Whales, dolphins and porpoises have evolved from mammals that once lived on land. Tens of millions of years ago, the ancestors of whales rejected terrestrial life in favor of the open ocean. The transition to an aquatic existence was no easy task for these mammals; it required a number of special adjustments.
One challenge these creatures had to overcome was the stress caused by swimming on the body. As previously mentioned, dolphins propel themselves by wagging their large tail up and down, which causes such stress. This is also the case with other whales today. “The body cavity is completely below the spine, so everything below the spine is compressed on the downstroke,” says Shadwick. “And it doesn’t get crushed on the upstroke.”
This constriction and relaxation, Shadwick explains, is the source of tremendous pressure — not only on the whale’s organs, but also on the surrounding blood vessels. Eric Ekdale, a biologist and paleontologist at San Diego State University who was not involved in the study, likens this to sit-ups. “When we do crunches or sit-ups, we compress our abdominal cavity,” he says. “We breathe in, and when we do sit-ups we breathe out, and that relieves some of the pressure.”
But marine mammals don’t have the luxury of exhaling. Except for the moments when they surface for air, whales must hold their breath when swimming. Then how do whales deal with the internal pressure caused by their tail whips? In particular, how do they ensure that the blood pressure pulses generated by each downward blow do not cause brain damage when they reach the skull?
This is where the retia mirabilia comes into play. Shadwick and his colleagues hypothesize that one of these spongy networks, located next to the whale’s brain, dampens pressure pulses as blood flows through it. In particular, the researchers propose that this rete mirabile (the singular form of “retia mirabilia”) transmits impulses from veins to adjacent arteries in a way that protects the brain from damage.
To test this claim, the researchers developed a computer model based on the internal biological structures of the 11 species they observed. And indeed, they found that their hypothetical pressure transmission system worked: it was able to protect the animals’ brains from 97 percent of the pressure pulses. They are now confident that they have found the long-sought secret purpose of the whales’ “wonderful webs”.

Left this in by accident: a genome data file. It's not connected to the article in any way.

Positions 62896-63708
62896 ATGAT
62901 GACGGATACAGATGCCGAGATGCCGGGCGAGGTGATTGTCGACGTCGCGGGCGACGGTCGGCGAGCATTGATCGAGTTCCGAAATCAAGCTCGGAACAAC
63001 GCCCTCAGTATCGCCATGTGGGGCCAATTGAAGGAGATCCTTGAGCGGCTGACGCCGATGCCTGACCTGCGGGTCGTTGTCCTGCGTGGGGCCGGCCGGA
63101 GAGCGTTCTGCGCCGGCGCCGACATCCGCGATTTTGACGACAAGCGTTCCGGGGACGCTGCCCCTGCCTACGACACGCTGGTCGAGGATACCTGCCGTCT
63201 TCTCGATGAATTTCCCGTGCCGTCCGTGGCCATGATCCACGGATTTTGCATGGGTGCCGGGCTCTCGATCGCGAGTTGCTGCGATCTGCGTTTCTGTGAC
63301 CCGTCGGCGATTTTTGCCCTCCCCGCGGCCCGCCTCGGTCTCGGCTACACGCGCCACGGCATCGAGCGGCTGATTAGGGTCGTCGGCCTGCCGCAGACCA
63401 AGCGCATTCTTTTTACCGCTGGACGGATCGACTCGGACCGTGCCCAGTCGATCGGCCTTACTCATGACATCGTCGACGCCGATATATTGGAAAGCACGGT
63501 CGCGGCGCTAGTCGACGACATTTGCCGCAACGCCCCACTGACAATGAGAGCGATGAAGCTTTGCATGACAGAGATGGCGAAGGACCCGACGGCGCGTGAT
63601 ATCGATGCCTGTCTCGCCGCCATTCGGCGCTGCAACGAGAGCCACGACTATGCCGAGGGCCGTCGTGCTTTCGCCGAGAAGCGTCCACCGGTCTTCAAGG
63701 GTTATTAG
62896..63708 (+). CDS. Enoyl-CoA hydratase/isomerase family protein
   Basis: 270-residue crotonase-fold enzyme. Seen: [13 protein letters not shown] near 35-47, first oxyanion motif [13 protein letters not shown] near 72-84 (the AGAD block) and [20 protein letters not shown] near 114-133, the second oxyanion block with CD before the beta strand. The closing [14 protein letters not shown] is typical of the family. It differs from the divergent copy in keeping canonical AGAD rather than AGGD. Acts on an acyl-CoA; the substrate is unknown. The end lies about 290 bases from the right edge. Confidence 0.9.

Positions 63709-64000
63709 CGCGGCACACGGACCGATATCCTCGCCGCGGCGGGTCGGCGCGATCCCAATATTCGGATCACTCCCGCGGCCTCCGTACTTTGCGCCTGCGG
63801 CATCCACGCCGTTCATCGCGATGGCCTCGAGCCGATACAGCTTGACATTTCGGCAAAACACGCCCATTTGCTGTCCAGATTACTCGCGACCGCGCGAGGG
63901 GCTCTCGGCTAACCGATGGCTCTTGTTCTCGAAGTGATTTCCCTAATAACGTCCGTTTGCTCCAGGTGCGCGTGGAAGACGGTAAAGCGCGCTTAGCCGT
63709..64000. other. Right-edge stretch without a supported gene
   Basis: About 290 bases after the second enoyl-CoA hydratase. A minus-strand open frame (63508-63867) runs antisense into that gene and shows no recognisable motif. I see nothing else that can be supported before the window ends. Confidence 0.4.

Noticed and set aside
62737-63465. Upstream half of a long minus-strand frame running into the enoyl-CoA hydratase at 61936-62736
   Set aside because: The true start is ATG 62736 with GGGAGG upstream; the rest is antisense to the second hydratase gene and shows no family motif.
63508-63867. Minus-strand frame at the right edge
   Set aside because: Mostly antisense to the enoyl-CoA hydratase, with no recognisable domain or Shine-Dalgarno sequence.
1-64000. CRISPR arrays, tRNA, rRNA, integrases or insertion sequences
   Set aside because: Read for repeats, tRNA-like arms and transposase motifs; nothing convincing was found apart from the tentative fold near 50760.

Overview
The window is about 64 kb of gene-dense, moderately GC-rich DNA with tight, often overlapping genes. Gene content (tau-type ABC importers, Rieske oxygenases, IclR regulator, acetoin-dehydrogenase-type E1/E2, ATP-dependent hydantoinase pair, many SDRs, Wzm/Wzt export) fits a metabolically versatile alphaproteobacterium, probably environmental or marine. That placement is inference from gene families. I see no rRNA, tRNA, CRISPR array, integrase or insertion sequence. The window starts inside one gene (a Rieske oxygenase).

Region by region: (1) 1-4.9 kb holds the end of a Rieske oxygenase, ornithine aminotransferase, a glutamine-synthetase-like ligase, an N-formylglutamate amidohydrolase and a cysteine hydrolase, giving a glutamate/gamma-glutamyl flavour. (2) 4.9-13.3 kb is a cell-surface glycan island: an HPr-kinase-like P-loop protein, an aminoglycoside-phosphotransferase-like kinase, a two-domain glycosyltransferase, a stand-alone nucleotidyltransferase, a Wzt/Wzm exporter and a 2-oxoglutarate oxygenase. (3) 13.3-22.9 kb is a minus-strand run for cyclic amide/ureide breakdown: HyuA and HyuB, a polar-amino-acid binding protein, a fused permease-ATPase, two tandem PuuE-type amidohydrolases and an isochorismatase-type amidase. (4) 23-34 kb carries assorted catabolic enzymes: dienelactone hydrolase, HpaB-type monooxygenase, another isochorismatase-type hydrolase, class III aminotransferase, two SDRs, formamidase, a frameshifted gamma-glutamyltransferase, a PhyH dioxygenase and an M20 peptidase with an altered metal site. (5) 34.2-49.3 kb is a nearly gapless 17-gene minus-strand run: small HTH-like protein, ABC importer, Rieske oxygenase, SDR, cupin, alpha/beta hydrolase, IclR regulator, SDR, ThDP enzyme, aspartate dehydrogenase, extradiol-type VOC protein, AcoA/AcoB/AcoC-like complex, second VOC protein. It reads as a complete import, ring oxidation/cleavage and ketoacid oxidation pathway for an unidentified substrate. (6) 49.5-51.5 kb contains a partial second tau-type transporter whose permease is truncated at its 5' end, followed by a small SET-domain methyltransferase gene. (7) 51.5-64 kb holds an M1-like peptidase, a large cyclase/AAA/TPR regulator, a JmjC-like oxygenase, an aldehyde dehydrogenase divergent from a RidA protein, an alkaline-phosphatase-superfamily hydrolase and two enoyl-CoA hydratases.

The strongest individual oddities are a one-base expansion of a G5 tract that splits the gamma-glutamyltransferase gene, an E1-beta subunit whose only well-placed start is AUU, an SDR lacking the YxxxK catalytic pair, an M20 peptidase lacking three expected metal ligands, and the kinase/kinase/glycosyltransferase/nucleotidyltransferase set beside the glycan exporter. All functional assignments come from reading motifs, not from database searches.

Vogl also points out that seals — which belong to a different group of marine mammals — don’t have a rete mirabile around their brains. This further supports the team’s hypothesis about the function of the network. While whales swing their tails up and down, pressing their organs against their spines, seals swing their tails left and right, which doesn’t cause the same internal pressure. Seals don’t need to regulate their swimming-related blood pulse – and if that’s the point of a cranial rete mirabile, that explains why seals don’t have one.
Vogl speculates that whales’ ancestors likely had a retia mirabilia leading to the brain before they even ventured out into the oceans — but that this network served a different purpose on land. “I suspect that it used to be thermoregulatory and the function has changed,” says Vogl.
But Ekdale, who studies the evolutionary transition of mammals into the ocean, isn’t sure. He suspects that whales’ terrestrial ancestors did not have retia mirabilia running up the spine to the brain, and that this network only evolved after these mammals migrated to the oceans and had to adapt to breathless swimming. “It’s probably a novel structure — a novel adaptation to aquatic life,” he says. But he admits that it’s impossible to know exactly when this structure evolved because soft tissues like blood vessels are not preserved in the fossil record.
Though Ekdale takes a different stance on its origins, he thinks the new paper offers a plausible explanation for the workings of the once-mysterious, undeniably miraculous network of blood vessels around the brains of whales and dolphins. “I think it’s a nice solution to the specific problem of an all-aquatic mammal,” says Ekdale.